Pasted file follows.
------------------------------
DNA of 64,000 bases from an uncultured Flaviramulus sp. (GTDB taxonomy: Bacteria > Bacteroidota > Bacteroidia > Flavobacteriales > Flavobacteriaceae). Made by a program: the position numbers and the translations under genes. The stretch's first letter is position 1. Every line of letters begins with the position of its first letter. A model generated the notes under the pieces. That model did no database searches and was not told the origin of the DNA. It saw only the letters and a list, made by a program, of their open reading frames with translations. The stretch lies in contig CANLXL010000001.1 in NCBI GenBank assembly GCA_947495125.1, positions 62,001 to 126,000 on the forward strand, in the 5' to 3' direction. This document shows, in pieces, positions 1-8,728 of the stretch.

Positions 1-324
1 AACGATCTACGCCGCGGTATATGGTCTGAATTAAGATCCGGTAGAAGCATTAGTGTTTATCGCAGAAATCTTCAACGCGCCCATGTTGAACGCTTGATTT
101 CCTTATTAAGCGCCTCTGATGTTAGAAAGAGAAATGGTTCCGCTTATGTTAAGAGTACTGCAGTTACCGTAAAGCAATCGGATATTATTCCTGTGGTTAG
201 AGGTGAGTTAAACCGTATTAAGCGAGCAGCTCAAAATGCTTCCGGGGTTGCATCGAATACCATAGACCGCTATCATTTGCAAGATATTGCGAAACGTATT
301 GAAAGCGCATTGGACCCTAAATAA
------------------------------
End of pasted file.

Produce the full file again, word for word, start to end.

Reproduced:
DNA of 64,000 bases from an uncultured Flaviramulus sp. (GTDB taxonomy: Bacteria > Bacteroidota > Bacteroidia > Flavobacteriales > Flavobacteriaceae). Made by a program: the position numbers and the translations under genes. The stretch's first letter is position 1. Every line of letters begins with the position of its first letter. A model generated the notes under the pieces. That model did no database searches and was not told the origin of the DNA. It saw only the letters and a list, made by a program, of their open reading frames with translations. The stretch lies in contig CANLXL010000001.1 in NCBI GenBank assembly GCA_947495125.1, positions 62,001 to 126,000 on the forward strand, in the 5' to 3' direction. This document shows, in pieces, positions 1-8,728 of the stretch.

Positions 1-324
1 AACGATCTACGCCGCGGTATATGGTCTGAATTAAGATCCGGTAGAAGCATTAGTGTTTATCGCAGAAATCTTCAACGCGCCCATGTTGAACGCTTGATTT
101 CCTTATTAAGCGCCTCTGATGTTAGAAAGAGAAATGGTTCCGCTTATGTTAAGAGTACTGCAGTTACCGTAAAGCAATCGGATATTATTCCTGTGGTTAG
201 AGGTGAGTTAAACCGTATTAAGCGAGCAGCTCAAAATGCTTCCGGGGTTGCATCGAATACCATAGACCGCTATCATTTGCAAGATATTGCGAAACGTATT
301 GAAAGCGCATTGGACCCTAAATAA